The Oxford scholar Christopher Fairburn would have to be considered one of the world's foremost authorities on eating disorders. His bio includes: twice a fellow at Stanford's Center for Advanced Study in the Behavioral Sciences; fellow of the UK Academy of Medical Sciences; a governor of the Wellcome Trust, the largest international biomedical research foundation; recipient of the 2002 Outstanding Researcher Award by the Academy for Eating Disorders.
Another tenet of my argument (see prev. post) is that insurance-supported rehab must be available to food addicts in the same measure as it is for other addictions. I reached that conclusion via experience: I was in the eating disorders unit of a psychiatric hospital in 1991, and it remains a cornerstone of my recovery, which is in its 20th year.
A tenet of my argument about obesity is that Americans don't lack for knowledge about nutrition, but choose not to apply it because nutrition is for sissies.
I could be wrong about that.
A poll by Consumer Reports Health says that 9 out of 10 Americans consider their diet "somewhat," "very," or "extremely" healthy. Yeah, right. Fattest nation on earth, one of whose chief cultural exports to the world is fast food.
So what does God have to do with obesity? Obviously, what God has to do with anything is a huge, confusing, inflammatory topic — and above all hopelessly inconclusive — and yet I proceed:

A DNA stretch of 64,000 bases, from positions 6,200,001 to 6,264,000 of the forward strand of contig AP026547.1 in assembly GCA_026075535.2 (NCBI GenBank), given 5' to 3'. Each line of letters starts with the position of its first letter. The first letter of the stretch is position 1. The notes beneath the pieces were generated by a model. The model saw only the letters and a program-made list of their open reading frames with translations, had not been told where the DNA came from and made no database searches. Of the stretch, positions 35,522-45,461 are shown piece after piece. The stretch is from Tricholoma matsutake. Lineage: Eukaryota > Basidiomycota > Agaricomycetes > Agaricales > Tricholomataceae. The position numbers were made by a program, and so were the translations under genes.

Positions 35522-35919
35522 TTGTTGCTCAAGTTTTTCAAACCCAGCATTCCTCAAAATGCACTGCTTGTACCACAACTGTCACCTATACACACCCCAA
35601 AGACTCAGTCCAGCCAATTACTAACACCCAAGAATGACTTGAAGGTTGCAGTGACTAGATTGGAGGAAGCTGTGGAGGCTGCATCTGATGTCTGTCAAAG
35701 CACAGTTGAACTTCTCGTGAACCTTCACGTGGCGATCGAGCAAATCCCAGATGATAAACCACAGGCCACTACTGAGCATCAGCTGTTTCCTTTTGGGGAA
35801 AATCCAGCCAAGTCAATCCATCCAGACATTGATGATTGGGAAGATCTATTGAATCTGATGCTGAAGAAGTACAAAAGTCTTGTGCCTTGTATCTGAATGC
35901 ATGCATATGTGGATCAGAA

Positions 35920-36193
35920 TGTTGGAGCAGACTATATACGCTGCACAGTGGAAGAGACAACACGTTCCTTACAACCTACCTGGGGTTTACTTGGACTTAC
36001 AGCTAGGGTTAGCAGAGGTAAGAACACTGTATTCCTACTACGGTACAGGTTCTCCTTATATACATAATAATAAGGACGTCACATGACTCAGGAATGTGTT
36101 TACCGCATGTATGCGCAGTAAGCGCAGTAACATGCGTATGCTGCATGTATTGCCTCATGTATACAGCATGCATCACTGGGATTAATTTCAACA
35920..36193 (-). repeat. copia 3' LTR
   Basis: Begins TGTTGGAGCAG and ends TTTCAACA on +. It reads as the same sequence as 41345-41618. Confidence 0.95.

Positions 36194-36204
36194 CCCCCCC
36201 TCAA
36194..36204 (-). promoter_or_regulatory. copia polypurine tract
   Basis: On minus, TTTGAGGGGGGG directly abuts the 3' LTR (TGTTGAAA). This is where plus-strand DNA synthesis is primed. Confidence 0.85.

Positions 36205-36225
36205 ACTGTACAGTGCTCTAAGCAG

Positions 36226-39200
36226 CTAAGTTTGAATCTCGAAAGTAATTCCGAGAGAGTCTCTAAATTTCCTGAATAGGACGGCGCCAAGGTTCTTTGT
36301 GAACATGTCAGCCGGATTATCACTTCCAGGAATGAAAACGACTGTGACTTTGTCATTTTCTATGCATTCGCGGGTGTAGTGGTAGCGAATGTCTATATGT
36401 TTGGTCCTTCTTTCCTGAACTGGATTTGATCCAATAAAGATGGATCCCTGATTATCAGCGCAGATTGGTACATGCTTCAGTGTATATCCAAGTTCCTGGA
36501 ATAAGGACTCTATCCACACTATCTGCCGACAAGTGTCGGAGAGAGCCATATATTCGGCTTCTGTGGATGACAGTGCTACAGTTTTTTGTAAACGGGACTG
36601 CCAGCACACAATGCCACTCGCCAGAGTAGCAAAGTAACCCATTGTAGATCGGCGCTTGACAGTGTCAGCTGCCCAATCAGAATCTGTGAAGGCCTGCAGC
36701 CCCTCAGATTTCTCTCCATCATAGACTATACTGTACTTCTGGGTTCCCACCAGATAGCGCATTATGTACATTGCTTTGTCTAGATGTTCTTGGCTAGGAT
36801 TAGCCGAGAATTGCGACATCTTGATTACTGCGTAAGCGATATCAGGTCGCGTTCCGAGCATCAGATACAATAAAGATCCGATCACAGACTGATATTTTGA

A lot, I say.
As many readers know (and perhaps are tired of hearing), I was overweight for 30 years-plus, topping out at 365 in 1991. I've now been in a normal-size body for almost 20 years, and one of the most significant changes underlying that transformation is that I let go of my arrogance around the question of God's existence.
A European Commission report says that half of Europe is either overweight or obese, and that in most member states, rates have doubled in the past 20 years.
They've got nothing on the US, where two of every three American adults — about 145 million — are considered in one of those categories, but they're gaining.
Motivated by this post, I'd like to revisit a very important point about food addiction, as I experience and understand it: Getting the diagnosis, which in almost every case is a self-diagnosis, did NOT release me from responsibility for what I eat.
I'll repeat: Nobody ever held me down and forced food into me. I was totally, completely responsible for what I ate — and, I still am!